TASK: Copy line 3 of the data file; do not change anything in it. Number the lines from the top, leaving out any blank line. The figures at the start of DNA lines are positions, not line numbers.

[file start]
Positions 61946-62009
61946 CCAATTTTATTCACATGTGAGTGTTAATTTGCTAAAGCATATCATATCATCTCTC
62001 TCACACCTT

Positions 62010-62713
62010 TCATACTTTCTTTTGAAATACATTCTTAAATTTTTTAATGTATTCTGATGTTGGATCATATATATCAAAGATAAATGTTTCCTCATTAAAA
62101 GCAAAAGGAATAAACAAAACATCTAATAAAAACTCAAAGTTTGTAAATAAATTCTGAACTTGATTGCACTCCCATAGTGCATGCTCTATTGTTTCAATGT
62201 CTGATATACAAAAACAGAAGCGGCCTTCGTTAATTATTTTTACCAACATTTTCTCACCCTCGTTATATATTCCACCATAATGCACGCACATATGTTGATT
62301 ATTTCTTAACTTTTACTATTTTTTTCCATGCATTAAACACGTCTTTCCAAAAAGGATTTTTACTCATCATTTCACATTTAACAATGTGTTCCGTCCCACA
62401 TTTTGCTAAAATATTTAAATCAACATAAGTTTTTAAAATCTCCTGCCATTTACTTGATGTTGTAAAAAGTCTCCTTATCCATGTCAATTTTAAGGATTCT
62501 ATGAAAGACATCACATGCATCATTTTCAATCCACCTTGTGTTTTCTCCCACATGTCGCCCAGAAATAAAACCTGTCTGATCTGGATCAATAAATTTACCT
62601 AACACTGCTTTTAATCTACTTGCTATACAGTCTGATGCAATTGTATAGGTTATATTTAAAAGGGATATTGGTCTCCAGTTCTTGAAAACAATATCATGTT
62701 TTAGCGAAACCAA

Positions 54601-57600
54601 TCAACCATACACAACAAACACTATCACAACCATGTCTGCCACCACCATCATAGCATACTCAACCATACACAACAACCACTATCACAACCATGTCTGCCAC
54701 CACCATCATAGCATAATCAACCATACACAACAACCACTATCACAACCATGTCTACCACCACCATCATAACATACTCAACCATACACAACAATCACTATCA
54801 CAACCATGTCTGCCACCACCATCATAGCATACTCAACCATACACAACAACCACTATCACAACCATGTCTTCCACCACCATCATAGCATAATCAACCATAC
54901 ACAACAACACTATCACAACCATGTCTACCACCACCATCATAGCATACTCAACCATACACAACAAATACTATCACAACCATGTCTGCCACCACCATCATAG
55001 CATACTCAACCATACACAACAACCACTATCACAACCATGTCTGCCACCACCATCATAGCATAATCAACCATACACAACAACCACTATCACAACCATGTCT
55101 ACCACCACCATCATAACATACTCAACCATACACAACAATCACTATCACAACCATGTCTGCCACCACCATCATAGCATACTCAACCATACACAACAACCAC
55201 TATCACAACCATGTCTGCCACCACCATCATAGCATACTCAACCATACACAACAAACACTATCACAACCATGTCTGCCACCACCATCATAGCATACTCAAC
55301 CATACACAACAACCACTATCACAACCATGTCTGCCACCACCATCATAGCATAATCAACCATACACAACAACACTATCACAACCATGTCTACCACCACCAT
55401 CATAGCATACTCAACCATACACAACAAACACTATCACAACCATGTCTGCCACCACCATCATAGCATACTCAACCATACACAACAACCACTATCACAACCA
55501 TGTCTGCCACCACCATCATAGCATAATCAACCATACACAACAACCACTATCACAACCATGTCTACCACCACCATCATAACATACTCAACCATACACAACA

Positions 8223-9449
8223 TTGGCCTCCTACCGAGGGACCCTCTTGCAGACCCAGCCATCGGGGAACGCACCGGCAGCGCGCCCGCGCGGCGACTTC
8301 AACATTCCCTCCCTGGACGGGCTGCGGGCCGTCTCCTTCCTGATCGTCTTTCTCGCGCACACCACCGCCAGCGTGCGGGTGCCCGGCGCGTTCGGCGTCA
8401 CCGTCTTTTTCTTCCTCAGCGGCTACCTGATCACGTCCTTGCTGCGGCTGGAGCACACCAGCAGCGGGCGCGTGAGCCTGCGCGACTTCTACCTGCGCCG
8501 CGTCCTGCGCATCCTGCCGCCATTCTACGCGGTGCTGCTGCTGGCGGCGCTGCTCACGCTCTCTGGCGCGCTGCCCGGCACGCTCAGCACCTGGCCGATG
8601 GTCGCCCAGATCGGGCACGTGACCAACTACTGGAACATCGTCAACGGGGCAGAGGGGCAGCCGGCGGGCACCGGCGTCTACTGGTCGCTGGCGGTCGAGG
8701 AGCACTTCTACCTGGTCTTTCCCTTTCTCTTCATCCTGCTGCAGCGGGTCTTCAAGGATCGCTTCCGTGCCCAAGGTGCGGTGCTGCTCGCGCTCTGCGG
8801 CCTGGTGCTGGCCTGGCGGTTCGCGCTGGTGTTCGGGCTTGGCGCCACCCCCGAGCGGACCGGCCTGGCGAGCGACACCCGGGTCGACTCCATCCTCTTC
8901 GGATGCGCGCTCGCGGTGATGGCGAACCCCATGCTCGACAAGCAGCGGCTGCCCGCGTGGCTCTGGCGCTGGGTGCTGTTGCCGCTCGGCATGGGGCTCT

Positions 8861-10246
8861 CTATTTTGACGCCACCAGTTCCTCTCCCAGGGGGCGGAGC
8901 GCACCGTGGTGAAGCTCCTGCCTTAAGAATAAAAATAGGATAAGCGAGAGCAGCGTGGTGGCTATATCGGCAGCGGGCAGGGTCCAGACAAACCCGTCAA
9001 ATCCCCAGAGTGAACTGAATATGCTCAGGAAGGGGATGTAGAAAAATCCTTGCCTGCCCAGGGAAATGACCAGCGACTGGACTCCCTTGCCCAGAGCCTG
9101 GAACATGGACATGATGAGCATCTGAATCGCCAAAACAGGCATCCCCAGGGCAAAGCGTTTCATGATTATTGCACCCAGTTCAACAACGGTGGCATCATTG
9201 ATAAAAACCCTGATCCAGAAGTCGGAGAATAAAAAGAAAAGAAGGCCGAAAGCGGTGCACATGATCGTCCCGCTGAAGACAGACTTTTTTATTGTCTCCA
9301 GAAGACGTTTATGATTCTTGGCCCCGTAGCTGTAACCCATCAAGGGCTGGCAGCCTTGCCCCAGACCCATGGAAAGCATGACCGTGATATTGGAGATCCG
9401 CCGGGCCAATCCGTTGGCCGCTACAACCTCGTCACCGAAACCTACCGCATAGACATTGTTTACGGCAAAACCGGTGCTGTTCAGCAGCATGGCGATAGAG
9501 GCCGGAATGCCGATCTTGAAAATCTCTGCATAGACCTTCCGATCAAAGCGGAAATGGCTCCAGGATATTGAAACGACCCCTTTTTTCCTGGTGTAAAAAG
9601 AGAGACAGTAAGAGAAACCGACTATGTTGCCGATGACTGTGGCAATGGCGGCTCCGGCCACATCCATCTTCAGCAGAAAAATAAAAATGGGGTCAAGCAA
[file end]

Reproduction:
62001 TCACACCTT